The following cases were legal victories for FVAP clients (survivors of abuse), but were not published by the Court of Appeal. They cannot be cited in trial court.
Carle v. Gardos (Cal. Ct. App. Sept. 11, 2014) 2014 WL 4470834. The Court of Appeal ruled that the ex-boyfriend’s pattern of repeated emailing, texting, and calling ex-girlfriend, accusing her of serious criminal conduct and threatening to jeopardize her professional license and turn her into the police, was “abuse” under the Domestic Violence Prevention Act; even if successful, attacks on her credibility would not have changed outcome of restraining order being issued. (counsel; unpublished)
In re Marriage of I.T. and A.T. (Cal. Ct. App. July 23, 2014) 2014 WL 3616238. The Court of Appeal ruled that the party seeking a domestic violence restraining order need not demonstrate she was not the “primary aggressor” or that the other person was the primary aggressor. (counsel; unpublished)
Vafai v. Weissman(Cal. Ct. App. June 17, 2014) 2014 WL 2736087. The Court of Appeal upheld our client’s five-year restraining order protecting her from an ex-boyfriend who physically abused her and threatened her life. (counsel; unpublished)
McIntyre v. Minkey (Cal. Ct. App. Dec. 15, 2015). The Court of Appeal held it was an abuse of discretion to deny the DVRO renewal because the future abuse feared was not physical, or because the parties previously got back together, and the opinion strongly states that warnings from the bench are not substitutes for protective orders. (counsel, unpublished)
Haldar v. Superior Court of San Mateo ((2017) Case No. A151099). FVAP co-filed a writ to force the Superior Court to finally hear our client’s restraining order application. From November 2016 through June 2017, the trial court repeatedly granted the abuser’s requests for continuances from our client’s husband, continually delaying the hearing and keeping our client from being able to obtain a long-term protective order, despite her objections. The husband had requested the continuances because he was facing criminal charges stemming from a domestic violence incident, and claimed the 5th Amendment to the U.S. Constitution enabled him to request such delays. While the 5th Amendment does include a guarantee against compelled self-incrimination, it cannot be used as a blanket basis for failing to hear civil matters. Instead, the court is required to perform a special inquiry into the particular circumstances and competing interests of the case before determining whether a continuance should be granted. On June 30, 2017, the Court of Appeal issued an “alternative writ,” ordering the San Mateo Superior Court to either schedule the hearing about whether a continuance should be granted, or explain why such hearing should not be held. A hearing was so scheduled, and the court refused to grant husband yet another continuance. Ultimately, after a contested hearing, our client was granted a long-term restraining order.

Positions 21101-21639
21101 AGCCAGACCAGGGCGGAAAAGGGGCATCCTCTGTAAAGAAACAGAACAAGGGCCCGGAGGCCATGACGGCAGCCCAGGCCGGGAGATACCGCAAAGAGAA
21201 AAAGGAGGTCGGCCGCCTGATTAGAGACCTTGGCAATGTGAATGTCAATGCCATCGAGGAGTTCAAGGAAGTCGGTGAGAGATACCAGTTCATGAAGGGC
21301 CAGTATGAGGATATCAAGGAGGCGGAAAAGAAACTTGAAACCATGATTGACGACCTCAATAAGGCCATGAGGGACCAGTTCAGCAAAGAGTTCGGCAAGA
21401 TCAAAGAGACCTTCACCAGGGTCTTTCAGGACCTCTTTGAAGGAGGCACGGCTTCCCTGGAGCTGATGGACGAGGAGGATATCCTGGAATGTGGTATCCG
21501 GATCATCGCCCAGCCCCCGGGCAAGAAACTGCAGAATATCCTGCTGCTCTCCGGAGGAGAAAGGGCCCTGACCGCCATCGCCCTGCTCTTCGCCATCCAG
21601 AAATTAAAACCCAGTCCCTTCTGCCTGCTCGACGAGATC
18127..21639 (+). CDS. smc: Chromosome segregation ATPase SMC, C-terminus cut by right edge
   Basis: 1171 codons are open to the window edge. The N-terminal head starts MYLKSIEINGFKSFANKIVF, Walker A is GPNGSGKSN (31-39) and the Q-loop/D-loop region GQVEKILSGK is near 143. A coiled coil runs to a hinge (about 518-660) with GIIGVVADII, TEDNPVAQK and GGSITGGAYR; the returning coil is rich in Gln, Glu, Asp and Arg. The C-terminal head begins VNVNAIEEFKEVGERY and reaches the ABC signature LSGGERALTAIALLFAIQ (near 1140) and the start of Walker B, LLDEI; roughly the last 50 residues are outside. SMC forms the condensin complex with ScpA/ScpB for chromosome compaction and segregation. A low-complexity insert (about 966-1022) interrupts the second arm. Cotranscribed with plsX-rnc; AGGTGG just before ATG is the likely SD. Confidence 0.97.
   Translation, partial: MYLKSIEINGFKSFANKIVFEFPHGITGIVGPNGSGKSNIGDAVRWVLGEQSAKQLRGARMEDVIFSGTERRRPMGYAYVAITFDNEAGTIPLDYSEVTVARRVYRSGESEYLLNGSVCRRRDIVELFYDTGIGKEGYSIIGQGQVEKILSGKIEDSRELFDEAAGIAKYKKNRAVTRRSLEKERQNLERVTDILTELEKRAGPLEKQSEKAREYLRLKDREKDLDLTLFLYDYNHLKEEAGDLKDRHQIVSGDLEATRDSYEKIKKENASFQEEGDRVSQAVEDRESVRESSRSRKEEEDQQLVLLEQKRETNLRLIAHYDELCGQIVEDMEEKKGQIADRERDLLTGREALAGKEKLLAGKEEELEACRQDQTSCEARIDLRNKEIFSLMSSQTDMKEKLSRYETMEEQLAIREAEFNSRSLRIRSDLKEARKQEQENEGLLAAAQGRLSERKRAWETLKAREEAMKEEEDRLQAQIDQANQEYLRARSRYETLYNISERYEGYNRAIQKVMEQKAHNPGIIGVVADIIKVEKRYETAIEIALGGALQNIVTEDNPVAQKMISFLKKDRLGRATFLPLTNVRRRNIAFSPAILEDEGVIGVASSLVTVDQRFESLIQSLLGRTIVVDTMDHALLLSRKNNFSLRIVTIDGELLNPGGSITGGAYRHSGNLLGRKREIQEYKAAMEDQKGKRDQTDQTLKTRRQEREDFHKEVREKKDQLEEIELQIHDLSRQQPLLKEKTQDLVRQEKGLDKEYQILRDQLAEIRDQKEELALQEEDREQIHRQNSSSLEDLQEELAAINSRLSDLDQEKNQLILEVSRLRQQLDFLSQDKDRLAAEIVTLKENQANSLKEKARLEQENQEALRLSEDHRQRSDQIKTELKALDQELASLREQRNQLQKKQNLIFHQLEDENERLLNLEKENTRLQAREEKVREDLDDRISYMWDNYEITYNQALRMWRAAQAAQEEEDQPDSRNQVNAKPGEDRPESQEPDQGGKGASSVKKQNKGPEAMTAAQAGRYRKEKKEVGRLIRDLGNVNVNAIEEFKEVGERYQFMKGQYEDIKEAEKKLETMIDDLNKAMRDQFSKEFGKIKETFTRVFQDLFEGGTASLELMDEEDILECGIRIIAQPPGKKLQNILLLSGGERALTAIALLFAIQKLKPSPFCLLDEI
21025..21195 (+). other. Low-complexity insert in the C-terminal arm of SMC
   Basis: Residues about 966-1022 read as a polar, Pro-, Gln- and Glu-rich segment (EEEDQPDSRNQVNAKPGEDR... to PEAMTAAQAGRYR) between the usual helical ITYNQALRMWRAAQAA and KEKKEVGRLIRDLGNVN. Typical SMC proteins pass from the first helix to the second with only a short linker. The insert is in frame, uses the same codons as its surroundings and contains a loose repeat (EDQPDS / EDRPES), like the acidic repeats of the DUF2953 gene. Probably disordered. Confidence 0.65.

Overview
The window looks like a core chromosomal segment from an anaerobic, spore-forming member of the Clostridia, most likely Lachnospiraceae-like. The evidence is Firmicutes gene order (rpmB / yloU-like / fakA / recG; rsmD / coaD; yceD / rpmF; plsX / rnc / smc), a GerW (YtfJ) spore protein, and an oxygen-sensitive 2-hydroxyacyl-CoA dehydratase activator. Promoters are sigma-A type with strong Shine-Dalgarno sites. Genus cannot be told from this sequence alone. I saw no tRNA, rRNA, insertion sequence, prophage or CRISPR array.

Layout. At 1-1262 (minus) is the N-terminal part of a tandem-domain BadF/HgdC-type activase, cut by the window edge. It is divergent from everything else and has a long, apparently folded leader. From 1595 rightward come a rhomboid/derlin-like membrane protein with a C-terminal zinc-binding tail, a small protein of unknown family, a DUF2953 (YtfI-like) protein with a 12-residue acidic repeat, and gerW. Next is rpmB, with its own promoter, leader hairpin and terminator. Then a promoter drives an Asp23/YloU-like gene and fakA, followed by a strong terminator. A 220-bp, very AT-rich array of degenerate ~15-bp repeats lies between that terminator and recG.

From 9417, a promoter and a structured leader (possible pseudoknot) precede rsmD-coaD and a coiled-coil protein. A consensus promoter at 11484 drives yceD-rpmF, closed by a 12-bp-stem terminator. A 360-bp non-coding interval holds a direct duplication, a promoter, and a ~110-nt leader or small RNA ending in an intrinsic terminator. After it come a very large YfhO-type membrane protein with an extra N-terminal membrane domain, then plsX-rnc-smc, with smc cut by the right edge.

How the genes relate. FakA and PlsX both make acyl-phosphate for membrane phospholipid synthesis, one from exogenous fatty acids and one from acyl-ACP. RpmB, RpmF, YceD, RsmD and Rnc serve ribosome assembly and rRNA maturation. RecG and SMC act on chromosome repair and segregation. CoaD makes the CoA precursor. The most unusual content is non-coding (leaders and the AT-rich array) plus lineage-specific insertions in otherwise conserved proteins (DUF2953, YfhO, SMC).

Abrams v. Superior Court of San Mateo County (2017) Case No. A151086. FVAP co-filed a writ to force the Superior Court to hear our client’s restraining order application. The trial court had repeatedly granted continuances to the opposing party, continually delaying the hearing for our client’s restraining order. The Superior Court did so without first determining whether the continuances were appropriate under the law. After the Court of Appeal set a deadline for opposition to the writ, the San Mateo Superior Ccourt heard the case and granted our client a long-term restraining order.
Non-physical abuse: Sathokvorasat v. Snyder (Cal. Ct. App., Jan. 17, 2017, No. B265998) 2017 WL 167517. FVAP provided legal technical assistance to the Los Angeles Center for Law and Justice (LACLJ) in a successful appeal to the Second District Court of Appeal, which reversed the trial court’s decision to deny a restraining order to a survivor of domestic abuse under the Domestic Violence Prevention Act (DVPA). In this case, the survivor requested a restraining order under the DVPA because the father of her child disturbed her peace during a child visitation exchange by blocking her movements and videotaping her. The trial court denied her restraining order request, saying that the incident did not result in reasonable apprehension of serious bodily injury. In reversing the trial court’s decision, the appellate court reaffirmed that the definition of “disturbing the peace” under the DVPA is not limited to reasonable apprehension of serious bodily injury: it, and should also be applied if the purported conduct destroyed the petitioner’s mental and emotional calm. (FVAP provided legal technical assistance)
3 additional clients who were defending against appeals brought by their abusers had their cases dismissed after FVAP agreed to represent them, important legal victories that allowed them to keep the orders of protection issued by the trial courts that kept them and their children safe from abuse.